Weather experts are pushing a renewed emphasis on safety after a deadly season for storm chasers.
Four trained chasers died in Oklahoma last May.
"These were people who had been chasing for 20 to 30 years and I knew them personally. They were good, smart people," said Steve Eddy, meteorologist in charge at the National Weather Service in Hastings. "What scares us is the people that haven't been to training, don't understand what they're looking at and they're out there for the rush and the thrill."
That's why the National Weather Service holds training for spotters.
"We'll train them where to be looking, where is that most likely to occur, how to be safe," said Eddy.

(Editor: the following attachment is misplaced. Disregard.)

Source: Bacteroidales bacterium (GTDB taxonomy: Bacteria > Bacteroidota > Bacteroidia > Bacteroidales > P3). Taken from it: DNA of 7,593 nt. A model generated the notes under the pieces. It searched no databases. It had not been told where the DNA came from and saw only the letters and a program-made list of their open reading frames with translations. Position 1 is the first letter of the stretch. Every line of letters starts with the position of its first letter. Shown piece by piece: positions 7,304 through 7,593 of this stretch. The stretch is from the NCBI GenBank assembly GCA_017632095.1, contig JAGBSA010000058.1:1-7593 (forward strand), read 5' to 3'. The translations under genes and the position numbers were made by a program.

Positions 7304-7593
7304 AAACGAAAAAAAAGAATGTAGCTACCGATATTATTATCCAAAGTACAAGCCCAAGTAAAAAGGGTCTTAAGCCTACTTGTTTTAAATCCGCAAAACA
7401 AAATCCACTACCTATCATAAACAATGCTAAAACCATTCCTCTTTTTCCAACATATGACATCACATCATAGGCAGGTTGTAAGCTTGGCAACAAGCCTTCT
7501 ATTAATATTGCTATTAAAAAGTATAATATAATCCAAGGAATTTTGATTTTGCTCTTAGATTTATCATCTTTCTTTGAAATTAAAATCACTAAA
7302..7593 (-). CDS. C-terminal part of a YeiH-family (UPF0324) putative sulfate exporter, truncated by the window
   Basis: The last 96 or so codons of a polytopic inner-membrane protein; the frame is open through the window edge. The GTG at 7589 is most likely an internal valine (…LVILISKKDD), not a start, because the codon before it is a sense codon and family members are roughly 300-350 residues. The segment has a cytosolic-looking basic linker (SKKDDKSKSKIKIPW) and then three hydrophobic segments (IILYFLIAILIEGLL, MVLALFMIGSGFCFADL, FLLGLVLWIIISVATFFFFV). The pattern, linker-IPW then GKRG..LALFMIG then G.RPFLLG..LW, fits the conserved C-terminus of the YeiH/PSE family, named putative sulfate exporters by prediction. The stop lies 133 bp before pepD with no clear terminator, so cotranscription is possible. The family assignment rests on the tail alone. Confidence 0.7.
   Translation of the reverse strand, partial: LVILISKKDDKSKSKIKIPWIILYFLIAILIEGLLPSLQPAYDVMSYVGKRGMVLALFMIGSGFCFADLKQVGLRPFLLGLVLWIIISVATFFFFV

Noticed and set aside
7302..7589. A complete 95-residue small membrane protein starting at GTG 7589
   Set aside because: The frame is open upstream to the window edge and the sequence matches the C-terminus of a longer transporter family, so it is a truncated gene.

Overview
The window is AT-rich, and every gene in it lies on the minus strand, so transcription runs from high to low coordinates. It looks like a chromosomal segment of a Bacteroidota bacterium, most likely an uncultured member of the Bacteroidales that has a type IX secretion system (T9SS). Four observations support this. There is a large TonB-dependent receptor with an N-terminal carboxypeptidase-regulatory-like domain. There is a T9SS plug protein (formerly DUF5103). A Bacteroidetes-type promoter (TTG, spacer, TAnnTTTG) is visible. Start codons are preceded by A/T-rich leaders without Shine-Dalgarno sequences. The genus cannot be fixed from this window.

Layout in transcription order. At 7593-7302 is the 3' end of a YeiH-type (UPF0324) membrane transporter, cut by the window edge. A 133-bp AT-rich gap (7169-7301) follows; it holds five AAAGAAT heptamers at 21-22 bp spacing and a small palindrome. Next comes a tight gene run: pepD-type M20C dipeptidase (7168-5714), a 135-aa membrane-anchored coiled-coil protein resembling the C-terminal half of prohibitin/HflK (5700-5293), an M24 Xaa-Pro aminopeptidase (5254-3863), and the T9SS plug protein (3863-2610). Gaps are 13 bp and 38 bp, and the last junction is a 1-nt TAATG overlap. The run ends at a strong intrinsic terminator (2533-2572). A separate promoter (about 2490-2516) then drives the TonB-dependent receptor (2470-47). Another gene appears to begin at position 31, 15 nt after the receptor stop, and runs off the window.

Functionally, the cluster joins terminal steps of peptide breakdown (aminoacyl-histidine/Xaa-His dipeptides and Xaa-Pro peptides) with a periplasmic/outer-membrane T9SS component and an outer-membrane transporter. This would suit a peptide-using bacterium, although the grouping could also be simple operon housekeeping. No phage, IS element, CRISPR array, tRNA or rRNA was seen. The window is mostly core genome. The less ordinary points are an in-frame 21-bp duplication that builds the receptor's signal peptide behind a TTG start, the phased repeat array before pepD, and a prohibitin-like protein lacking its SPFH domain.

It's why photographer Cheryl Sims attended Grand Island's session.
"We want to try to get some really nice photographs of storm clouds, some of the storms and hopefully translate some of that into art; so my husband suggested this would be a really good idea to be safe when we're out shooting photography," she said.
National Weather Service staff hope others in the crowd were there to spot storms for them.
"They're our eyes to the storms. We see things on radar, but you really need someone to see that and tell you what's going on so we know it's really happening," said Eddy.
Eddy said safe spotters could make a difference in the warning you get.
"It might help us to pull that trigger to issue that tornado warning or whatever and save some lives," he said.
National Weather Service officials said they always need more spotters, especially in the rural counties in their area.
For a list of upcoming training sessions, click here.